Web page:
Industry, innovation have found a home at Sally Sue’s Coffee
MAGNOLIA — Tyler Reaska has used enthusiasm and innovation to not only oversee the creation of an impressively growing small business, but he is also dedicated to helping restore the vitality of his hometown.
A thriving coffee roasting business seems like the type of business that would have been at home in Magnolia during the time of the railroad. In those days, the village had regular train routes, a bank, doctors, sawmill, photographer, butcher, blacksmith, theater, grain elevator, barber, insurance agent, restaurants, ice house, brick yard, grocery store, hardware store and many other things.
“It was important to me to come back to try and help my hometown,” Reaska, founder of Sally Sue’s Coffee, said.
His quick success with providing organic, fair trade coffee to major regional retailers such as Hy-Vee, Schnuck’s, Green Top Grocery, Naturally Yours Grocery, Woodman’s, Valli Produce, Fresh Thyme, Tony’s Fresh Market, Brookhaven Market Place, as well as Illinois Valley establishments such as Bean Box, Uptown Grill and Rawfully Yours, is impressive.
A possible agreement with Jewel-Osco and another major retailer is also pending, and Reaska said he’s anticipating having 15 employees by the end of this year.
“It’s been a challenge with how quickly we’ve grown, but I want to be sure to remain that local face they know and trust to be taking care of the quality,” he said.
However, one needs to look back a bit further into Reaska’s story for what’s unique about his surprising journey.
After earning his master’s degree from Western Illinois University with a thesis on the coffee industry, Reaska’s interest only grew. Through reading, online research and plenty of trial and error, he was able to teach himself the finer points of roasting coffee.
For a roaster during those early days, he tapped into his own cleverness and made his own from a George Foreman oven and a heat gun. Housed in a backyard shed, he was soon using the makeshift roaster to fill orders.
“It was working, but I realized how inefficient it was and that I needed something better,” he said.
Less than three years from those early days in the shed, Reaska has moved into a building at 110 N. Chicago St. in Magnolia. Featuring two industrial roasters and grinders, Sally Sue’s is now capable of roasting 235 pounds of raw beans an hour, and the demand is only growing.
“We’re not even done remodeling this building and we’re already planning for an expansion. We’re also looking at getting another building here in town for additional storage,” he said.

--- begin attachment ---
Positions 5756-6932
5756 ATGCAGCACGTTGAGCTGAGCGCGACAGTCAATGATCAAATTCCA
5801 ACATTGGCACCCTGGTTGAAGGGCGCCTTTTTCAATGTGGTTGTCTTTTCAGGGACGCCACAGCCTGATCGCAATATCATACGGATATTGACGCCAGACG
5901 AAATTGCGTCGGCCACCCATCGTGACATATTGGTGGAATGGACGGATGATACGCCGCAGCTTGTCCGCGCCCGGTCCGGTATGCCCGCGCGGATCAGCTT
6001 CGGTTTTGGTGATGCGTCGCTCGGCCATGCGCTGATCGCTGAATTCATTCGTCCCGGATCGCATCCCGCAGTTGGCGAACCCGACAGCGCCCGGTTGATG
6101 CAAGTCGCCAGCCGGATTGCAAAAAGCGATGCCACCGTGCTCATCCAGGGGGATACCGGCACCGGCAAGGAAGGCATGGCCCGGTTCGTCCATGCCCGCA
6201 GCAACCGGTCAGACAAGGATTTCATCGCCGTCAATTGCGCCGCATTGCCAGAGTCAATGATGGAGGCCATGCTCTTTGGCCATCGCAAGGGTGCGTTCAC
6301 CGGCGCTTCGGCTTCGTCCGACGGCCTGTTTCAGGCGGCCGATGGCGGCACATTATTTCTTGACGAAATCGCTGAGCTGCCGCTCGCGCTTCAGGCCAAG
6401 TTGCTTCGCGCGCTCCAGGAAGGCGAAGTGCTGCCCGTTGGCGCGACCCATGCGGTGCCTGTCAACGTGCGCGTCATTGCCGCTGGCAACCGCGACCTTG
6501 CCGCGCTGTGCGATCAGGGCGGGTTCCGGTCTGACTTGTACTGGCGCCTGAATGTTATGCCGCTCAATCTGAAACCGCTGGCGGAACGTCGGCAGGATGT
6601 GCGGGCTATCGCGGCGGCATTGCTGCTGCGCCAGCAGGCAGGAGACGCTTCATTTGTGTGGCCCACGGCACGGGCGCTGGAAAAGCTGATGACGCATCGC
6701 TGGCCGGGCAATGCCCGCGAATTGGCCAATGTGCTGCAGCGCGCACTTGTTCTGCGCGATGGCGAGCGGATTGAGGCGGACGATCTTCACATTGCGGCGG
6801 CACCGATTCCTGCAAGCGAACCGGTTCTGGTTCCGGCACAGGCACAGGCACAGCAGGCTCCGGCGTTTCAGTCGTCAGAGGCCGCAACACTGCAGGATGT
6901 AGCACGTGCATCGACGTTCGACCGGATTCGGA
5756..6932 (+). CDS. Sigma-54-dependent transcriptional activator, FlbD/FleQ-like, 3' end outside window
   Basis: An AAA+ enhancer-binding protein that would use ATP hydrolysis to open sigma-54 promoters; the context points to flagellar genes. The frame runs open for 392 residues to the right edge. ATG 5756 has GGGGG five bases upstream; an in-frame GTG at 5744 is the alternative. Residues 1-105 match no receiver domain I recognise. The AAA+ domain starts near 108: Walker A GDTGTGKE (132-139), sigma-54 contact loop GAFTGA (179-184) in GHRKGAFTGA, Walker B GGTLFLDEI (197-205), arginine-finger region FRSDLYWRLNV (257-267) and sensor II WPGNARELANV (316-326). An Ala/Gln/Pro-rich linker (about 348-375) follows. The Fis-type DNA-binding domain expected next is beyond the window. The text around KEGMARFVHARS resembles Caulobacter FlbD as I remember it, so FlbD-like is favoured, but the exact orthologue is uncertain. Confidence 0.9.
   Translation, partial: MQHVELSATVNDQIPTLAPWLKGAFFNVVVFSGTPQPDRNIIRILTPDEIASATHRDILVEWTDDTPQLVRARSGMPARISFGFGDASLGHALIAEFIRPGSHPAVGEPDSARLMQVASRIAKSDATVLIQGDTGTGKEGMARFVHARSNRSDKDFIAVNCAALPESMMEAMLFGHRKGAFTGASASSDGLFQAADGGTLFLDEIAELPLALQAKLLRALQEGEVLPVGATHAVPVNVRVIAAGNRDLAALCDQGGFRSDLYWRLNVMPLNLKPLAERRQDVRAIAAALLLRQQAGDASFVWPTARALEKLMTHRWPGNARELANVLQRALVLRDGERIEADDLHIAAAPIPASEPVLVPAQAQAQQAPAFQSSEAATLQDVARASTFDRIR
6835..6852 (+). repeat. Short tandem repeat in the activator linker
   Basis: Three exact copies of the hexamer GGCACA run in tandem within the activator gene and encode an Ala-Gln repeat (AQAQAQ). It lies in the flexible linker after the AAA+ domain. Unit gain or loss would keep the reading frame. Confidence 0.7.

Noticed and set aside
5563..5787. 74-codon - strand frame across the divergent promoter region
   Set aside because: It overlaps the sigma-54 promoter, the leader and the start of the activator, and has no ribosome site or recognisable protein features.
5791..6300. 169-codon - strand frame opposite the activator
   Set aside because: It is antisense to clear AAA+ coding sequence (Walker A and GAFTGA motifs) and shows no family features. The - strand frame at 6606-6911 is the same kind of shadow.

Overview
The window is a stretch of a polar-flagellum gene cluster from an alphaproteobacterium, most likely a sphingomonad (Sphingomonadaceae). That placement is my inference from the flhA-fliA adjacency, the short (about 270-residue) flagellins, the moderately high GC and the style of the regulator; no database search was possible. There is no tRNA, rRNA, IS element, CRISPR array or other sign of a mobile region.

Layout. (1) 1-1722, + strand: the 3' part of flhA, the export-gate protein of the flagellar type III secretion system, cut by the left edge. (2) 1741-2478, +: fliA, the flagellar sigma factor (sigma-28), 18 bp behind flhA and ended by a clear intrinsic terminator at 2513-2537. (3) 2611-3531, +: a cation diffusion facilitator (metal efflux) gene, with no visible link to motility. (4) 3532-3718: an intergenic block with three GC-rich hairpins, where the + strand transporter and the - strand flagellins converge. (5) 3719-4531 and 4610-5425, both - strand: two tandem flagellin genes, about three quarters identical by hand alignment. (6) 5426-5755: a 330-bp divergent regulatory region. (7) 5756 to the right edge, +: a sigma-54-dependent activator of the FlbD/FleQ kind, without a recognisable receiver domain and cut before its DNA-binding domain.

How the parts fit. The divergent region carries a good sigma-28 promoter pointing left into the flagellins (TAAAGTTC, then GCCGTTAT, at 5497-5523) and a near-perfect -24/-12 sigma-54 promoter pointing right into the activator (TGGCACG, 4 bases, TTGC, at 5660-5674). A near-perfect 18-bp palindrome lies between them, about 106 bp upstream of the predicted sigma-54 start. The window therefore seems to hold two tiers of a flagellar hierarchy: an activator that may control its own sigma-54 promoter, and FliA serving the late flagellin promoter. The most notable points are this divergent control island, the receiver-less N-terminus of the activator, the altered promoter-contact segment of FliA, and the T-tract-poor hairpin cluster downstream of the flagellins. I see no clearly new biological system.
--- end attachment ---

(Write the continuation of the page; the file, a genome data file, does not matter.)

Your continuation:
Reaska explained the difference between Sally Sue’s Coffee and the mass-produced store brands or chains, such as Starbucks, is the attention to detail during the roasting. The only way those makers can maintain consistency on such a large scale is to essentially roast their beans to the point of being burnt, he said. This method produces the bitter taste commonly associated with them and creates the need for lots of cream and sugar to mask the unpleasant flavors.
At Sally Sue’s, each individual batch of beans is closely monitored as the air and bean temperatures approach the desired levels. When the first beans begin to pop, it won’t be long until they are removed at the perfect moment. The pleasant roasted aroma not only fills Sally Sue’s building, but spreads throughout the entire village.
The beans are toasty and edible right out of the roaster, and just like when they’re brewed, they reveal their smooth and complex flavors without a hint of bitterness.
Sally Sue’s new building also features an up-front cafe designed for Magnolia residents and taste testing.
“I thought it’d be neat for our residents to be able to take a walk down the street and get some really good coffee right here in Magnolia,” Reaska said.
The name Sally Sue’s was inspired by his mother and the business is helped by several family members, including Reaska’s fiancee, Emily Wingate.
Sally Sue’s is also dedicated to being environmentally friendly and sustainable. They use only fair trade, organically sourced coffee because Reaska wants those harvesting the raw beans to be paid a fair wage. Organic beans are used to help preserve the land rather than soaking it with chemicals, and the roasted beans are packaged in eco-friendly packaging. The empty coffee sacks that once held 156 pounds of raw beans are donated for craft projects to convert them into bags or decor.
“We also compost the chaff from our roasting and have capital budgeting expenditures for green energy technology to help reduce our footprint,” Reaska said.
For more information, visit www.sally-sues.com online or visit the cafe in downtown Magnolia. Sally Sue’s can be reached via phone at 309-532-7285 or by email at Sales@sally-sues.com.